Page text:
Last edited: Nov 21, 2021
    JimHerriot likes this.
  13. stolpi

    stolpi Well-Known Member

    Monte Marrone view Scapoli aa.jpg
    View from the Mount Marrone to the southwest towards Scapoli and Cerasuolo; the mount Pantano and Castelnuovo are indicated; the Mainarde is to the right, not visible on the picture (courtesy Google Street View)


    Mainarde massif aa.jpg
    A view of the Mt Mare massif from across the valley of the San Pietro river near Collematteo (courtesy Google Streetview)
     
    Last edited: Nov 20, 2021
  14. stolpi

    stolpi Well-Known Member

    General Dody decided to reshuffle his units in response to the progress made on the southern wing of his division, and the wear and tear of the troops engaged, in particular the I. and II./5 M.T.R. who were much weakened.

    Now the main effort shifted to the 4th M.T.R. and the route Scapoli - Atina. For this purpose the Tirailleurs were reinforced by a reconnaissance squadron, a squadron of light tanks of the 3rd Moroccan Spahis Regiment (M.S.R.), as well as an engineer company, because it was almost certain that parts of the road would need to be repaired, since it was known that it had already been prepared for destruction by the enemy.

    The regiment's was tasked with the capture of the Mainarde, the crossing of the upper-Chiaro River, and the occupation of the hills 1025 and 1029 to the north-east of Cardito.

    The Mainarde is a stony ridge, generally oriented in a north-south direction. Its eastern gradient, the one that faced the attacking force, sharply falls off, made up of rocky escarpments and steep mountainsides it was particularly difficult to access. Its southern part culminates in hill 1478, which dominates the entire region. The Mainarde constituted a formidable obstacle, as the right wing of the 4th M.T.R. had just experienced. It also turned out that the troops could not rely too much on the artillery (II./ 63rd R.A.A.), since shellfire was almost impossible to deliver in such terrain.

    The action of the 4th M.T.R. would be covered, in the north, by the same elements (II./8 M.T.R. and 8th Tabor) and, in the south, by a single battalion of the 5th M.T.R. (the III./5) and the 11th Tabor.

    German Grenadiers Italy.jpg
    An enemy observation post near a summit in the mountains of Italy. From these high vantage points the enemy could direct shellfire on the roads and villages down in the valleys (courtesy: 1944 : L’Italie - 1DFL).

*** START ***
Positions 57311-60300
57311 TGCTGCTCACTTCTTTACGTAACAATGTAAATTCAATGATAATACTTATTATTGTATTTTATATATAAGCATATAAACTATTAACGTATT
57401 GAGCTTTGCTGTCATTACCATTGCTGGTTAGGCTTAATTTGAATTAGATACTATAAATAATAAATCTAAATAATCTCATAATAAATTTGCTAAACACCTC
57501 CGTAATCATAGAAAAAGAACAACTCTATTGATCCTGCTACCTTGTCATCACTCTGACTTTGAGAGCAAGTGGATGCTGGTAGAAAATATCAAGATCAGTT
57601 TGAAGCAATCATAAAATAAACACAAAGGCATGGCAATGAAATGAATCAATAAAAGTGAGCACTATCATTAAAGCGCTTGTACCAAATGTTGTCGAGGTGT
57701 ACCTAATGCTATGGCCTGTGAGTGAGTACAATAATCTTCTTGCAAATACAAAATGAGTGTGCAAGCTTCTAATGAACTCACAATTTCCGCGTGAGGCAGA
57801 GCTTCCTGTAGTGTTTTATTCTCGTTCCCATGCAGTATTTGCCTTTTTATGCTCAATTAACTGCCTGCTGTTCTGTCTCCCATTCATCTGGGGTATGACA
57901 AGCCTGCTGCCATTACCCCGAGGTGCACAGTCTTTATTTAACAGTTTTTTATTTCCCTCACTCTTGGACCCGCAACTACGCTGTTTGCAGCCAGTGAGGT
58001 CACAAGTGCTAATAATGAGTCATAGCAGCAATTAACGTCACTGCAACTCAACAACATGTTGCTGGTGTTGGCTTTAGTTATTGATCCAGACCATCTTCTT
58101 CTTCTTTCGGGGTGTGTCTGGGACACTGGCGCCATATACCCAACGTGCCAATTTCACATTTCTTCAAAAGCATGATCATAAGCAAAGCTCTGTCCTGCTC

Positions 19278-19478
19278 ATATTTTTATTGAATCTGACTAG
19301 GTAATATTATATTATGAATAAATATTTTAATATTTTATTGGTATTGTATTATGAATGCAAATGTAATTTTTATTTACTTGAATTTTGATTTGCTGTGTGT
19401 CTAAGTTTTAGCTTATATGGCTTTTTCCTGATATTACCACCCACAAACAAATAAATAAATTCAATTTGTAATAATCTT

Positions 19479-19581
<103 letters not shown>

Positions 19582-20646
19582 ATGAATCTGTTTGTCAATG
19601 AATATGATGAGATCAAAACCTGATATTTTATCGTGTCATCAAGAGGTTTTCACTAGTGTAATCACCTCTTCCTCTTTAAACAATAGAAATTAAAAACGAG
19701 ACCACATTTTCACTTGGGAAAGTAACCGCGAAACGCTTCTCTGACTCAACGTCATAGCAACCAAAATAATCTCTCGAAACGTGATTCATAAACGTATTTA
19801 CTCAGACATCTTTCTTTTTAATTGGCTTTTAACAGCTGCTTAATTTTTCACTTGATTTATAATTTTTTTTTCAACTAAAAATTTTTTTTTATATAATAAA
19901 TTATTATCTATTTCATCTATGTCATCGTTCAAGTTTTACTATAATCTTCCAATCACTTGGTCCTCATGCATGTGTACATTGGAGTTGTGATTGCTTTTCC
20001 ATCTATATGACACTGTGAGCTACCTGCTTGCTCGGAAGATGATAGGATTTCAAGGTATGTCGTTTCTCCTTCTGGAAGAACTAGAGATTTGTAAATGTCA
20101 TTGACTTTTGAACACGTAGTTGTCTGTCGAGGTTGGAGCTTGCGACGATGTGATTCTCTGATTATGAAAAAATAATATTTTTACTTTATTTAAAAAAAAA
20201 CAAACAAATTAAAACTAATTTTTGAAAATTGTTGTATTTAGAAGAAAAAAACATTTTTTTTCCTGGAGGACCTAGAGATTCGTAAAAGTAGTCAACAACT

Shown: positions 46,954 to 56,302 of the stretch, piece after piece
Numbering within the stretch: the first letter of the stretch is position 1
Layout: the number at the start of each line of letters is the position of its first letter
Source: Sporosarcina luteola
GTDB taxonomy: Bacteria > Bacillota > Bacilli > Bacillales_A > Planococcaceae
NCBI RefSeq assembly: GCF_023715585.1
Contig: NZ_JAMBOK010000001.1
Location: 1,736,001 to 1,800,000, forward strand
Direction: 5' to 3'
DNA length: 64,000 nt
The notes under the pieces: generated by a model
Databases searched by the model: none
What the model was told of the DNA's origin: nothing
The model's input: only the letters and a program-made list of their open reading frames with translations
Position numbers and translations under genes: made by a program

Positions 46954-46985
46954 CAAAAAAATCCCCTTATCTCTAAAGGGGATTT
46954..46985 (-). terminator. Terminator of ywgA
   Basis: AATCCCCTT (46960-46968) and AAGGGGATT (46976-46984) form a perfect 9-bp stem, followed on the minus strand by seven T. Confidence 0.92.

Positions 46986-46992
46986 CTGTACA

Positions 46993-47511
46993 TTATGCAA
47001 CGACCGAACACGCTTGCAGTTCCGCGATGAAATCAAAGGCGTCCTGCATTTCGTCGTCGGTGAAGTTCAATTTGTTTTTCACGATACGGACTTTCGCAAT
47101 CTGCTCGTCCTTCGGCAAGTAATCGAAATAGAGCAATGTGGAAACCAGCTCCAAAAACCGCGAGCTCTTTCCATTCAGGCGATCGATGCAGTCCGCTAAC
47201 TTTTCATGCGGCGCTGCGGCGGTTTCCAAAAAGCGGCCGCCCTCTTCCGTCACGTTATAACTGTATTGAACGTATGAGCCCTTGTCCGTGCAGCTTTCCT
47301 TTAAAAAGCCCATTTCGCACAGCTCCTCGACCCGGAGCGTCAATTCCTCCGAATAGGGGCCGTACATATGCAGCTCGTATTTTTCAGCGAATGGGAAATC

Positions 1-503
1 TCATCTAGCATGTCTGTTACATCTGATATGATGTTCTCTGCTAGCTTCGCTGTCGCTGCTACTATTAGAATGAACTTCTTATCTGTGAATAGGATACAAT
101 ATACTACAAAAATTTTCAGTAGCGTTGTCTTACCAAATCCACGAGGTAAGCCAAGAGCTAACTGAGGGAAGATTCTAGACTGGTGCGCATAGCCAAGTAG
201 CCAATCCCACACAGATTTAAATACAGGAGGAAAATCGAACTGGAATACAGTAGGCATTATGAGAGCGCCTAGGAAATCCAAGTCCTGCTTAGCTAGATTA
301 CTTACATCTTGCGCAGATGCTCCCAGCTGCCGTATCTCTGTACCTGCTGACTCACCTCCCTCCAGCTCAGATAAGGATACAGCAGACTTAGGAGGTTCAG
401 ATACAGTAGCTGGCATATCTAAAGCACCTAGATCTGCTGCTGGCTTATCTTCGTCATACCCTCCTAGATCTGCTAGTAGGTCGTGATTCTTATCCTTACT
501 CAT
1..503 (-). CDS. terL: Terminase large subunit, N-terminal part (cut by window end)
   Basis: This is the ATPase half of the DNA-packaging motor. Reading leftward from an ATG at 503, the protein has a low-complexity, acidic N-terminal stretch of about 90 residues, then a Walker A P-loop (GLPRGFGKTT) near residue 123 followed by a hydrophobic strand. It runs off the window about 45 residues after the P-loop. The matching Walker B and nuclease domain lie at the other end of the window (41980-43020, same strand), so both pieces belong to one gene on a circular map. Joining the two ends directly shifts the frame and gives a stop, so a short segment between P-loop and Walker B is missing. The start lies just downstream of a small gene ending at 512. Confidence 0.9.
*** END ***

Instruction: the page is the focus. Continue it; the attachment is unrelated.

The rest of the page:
On December 19, the division pushed westward, along the entire width of its frontsector, which provoked - from north to south - very different enemy reactions: in the north the 8th Tabor, in the morning, managed to dislodge the enemy from the San Michele defile; it occupied part of the open space at the western exit of the cleft. But, counterattacked in the evening, and running short in ammunition, the Tabor were driven back to the northern end of Mount Castelnuovo, which the Germans retook, as well as the San Michele defile. [Next day, the Tabor again took possession of the northern edge of the Mont Castelnuaovo, but was unable to clear the defile]. Meanwhile, the II./8 M.T.R. infiltrated the Colle Rotondo area [point 1027] and, having found Mount Marrone strongly occupied, hung on to its southern spur.

    In the center, the I./4 M.T.R. [reinforced by the 78th goum (Jenny)], by mid-morning, around 10:00 hrs, managed to gain a foothold on hill 1478 of the Mainarde. But attempts to capitalize on this success were driven off by fire from two blockhouses already encountered the previous day. These were located forty meters from the ridge line, on the reverse slope, out of reach of the artillery, from where they cut down anyone who attempted to crest the ridge. After a mortar preparation including smoke, to blind the defenders, a company of I./4 M.T.R. attacked one of the blockhouses with a rocket launcher and seized it. Around 11:30 hrs a second blockhouse was reduced in the same way. A dozen Germans were captured. But soon after, the enemy counter-attacked in company size and, around 13:20 hrs, managed to retake the two blockhouses as well as hill 1478; the I./4 M.T.R. fell back to the southern and southeastern slopes of 1478 and remained there for the rest of the day. [The enemy counterattack was conducted by a force of up to 100 men. The enemy was much stronger than had been anticipated; on bases of earlier POW reports it was assumed that the Mainarde was only held by an understrength and demoralized company of the 5. Gebirgsjäger Division, hence the attack against the ridge had been launched by a single French Tirailleur company - unfortunately this was the second occasion in a short period of time that French intelligence erred with dire consequences; the first one being the opening attack on the San Michele].

    Meanwhile, the left wing of the 4th M.T.R. progressed up the Cerasuolo - Cardito road, to the bridge across the Rio Chiaro, at the Pietro mill.

    Further south the situation developed more favourably:
    - the elements of the flank-guard (III./5 M.T.R. and 11th Tabor) climbed the first foothills of the Monna Casale; by the end of the day the III./5 held the eastern slope of 1225 and was on 1220, while the 11th Tabor approached 1175;